Spiritual leaders model the way. We model expectations and the pace for those we love and lead. In this episode we discuss 5 things we must model to those we love and lead.
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Why it is Important to Model the Way: and 5 Ways to Model
Many know the story of David and Goliath, a shepherd boy striking down a giant in enemy in battle. Fewer know the story of Jonathan, David’s nephew victoriously going to battle against a second giant years later. This second story in 2 Samuel 21 reminded me of the importance of setting the example and being a model.
When we’ve been given a trust it is our responsibility to be faithful with that trust (1 Corinthians 4.2). Spiritual leadership, whatever form it takes, is a trust. We are called to be an example and lifting those we love and lead through that example.
Are we comfortable with those we love and lead doing what we do? That’s always been a scary and a weighty responsibility that I’d rather not have. I’d rather just acknowledge my imperfection and encourage others to do better than me, but that isn’t transformational leadership.
Apostle Paul wrote to the Christ-followers in Corinth, “Be imitators of me, as I am of Christ (1 Corinthians 11.1).” Modeling is about living in such a way as to be comfortable with being imitated.
“Brothers, join in imitating me, and keep your eyes on those who walk according to the example you have in us.” Philippians 1.17
Here are 5 ways we model the way for those we love and lead.
Model Through Your Imperfections
This sounds odd, but mentoring, developing, discipling, and leading is about equipping people to maturity and to successfully navigate the challenges of life. If I’m never appropriately transparent about my mistakes, my learning, and my journey, then how will those I love and lead grow from my example.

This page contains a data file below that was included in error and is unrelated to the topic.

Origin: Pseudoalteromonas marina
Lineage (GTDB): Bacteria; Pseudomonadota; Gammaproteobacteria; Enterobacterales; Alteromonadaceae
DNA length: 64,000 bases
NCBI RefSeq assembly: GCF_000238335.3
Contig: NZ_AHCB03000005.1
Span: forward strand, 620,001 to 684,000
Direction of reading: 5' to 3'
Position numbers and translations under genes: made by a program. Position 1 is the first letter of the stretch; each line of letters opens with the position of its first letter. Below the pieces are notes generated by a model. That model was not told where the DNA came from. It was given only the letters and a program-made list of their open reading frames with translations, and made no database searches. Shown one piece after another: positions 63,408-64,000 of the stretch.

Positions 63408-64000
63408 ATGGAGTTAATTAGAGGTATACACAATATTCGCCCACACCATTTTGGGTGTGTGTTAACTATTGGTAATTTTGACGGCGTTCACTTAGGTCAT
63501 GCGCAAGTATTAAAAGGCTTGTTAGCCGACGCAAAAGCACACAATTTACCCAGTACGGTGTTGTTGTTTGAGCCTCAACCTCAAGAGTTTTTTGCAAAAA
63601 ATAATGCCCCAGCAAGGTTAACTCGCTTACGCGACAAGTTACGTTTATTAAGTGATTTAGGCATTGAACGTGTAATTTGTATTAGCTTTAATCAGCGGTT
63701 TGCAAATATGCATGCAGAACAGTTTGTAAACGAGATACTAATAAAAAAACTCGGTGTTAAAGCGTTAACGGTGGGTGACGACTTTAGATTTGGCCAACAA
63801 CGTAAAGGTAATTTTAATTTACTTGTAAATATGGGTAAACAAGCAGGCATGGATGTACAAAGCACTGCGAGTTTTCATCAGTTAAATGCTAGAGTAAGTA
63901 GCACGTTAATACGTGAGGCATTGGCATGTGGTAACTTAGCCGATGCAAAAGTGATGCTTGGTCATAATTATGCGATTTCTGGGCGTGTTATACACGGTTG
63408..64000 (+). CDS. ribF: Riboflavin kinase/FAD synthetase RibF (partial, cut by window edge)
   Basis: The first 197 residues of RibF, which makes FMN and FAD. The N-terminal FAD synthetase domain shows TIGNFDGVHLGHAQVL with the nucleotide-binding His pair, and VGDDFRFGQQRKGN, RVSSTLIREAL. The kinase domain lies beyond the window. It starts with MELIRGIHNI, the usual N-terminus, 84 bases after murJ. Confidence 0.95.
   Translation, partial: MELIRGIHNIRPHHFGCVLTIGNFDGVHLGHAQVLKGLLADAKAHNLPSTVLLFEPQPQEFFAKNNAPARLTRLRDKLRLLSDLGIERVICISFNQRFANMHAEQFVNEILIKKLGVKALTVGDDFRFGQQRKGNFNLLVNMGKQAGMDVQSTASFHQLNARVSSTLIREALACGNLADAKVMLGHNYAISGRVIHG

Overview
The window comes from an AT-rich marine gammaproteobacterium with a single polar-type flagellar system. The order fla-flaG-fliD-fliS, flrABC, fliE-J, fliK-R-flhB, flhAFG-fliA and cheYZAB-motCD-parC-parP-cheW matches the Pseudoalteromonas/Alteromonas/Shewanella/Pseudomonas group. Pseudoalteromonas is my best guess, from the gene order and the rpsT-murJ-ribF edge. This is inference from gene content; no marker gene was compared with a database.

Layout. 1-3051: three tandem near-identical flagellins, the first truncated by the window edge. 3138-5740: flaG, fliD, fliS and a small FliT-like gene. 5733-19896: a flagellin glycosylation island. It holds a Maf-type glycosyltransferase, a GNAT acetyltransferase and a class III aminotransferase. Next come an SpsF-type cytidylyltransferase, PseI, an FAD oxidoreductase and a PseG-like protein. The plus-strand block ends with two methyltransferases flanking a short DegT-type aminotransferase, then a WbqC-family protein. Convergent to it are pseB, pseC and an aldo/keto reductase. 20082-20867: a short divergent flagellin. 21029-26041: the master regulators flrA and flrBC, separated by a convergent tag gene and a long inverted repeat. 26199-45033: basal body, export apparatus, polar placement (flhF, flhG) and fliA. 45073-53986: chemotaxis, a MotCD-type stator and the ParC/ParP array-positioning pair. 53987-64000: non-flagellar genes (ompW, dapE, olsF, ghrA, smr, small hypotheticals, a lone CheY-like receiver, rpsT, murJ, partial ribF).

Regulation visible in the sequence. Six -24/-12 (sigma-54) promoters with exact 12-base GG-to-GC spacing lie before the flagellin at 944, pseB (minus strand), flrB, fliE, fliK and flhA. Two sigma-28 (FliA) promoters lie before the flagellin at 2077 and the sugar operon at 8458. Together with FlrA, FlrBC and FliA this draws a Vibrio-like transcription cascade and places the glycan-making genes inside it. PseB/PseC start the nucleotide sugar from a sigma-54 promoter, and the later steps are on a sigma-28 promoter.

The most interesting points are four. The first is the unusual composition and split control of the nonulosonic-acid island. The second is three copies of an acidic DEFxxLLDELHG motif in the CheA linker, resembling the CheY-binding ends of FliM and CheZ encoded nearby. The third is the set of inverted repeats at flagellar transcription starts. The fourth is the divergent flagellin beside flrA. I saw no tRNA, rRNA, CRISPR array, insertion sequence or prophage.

When I was growing up our society was more closed. Leaders, even spiritual leaders kept distance from those they were leading. It was as if they wanted no one to see their flaws. The pendulum has swung, and now we post our flaws on social media for the entire world to see, and we post pictures to prove our ineptitude and failures.
So, what is the proper gradient between transparency and opacity?
I have a few basic rules that guide me in being appropriately transparent.
First, am I sharing out of pain or wholeness? Have I healed? Have I overcome or am I still falling?
When we are still in pain we haven’t gained redemptive perspective. I should not have done public speaking after my wife’s death for at least 6 months. Had a been the pastor of a church, and the people were sharing the loss with me it would have been different, but speaking in situations lacking intimate connection while walking through that pain was a mistake. During this season, I learned to speak out of healing rather than out of pain. I learned that sharing with others was commensurate to the relationship and the work of redemption in my own life.
Second, does sharing a flaw or failure have any redemptive value? Is there a mentoring opportunity attached? To share a failure with no redeeming purpose may not be productive.
Third, is the information relationally appropriate and in context? Relational context is important. Does the person or the group I’m sharing with know me sufficiently to take what I am sharing within the entire context of who I am and my lifelong journey?
Model Through Your Actions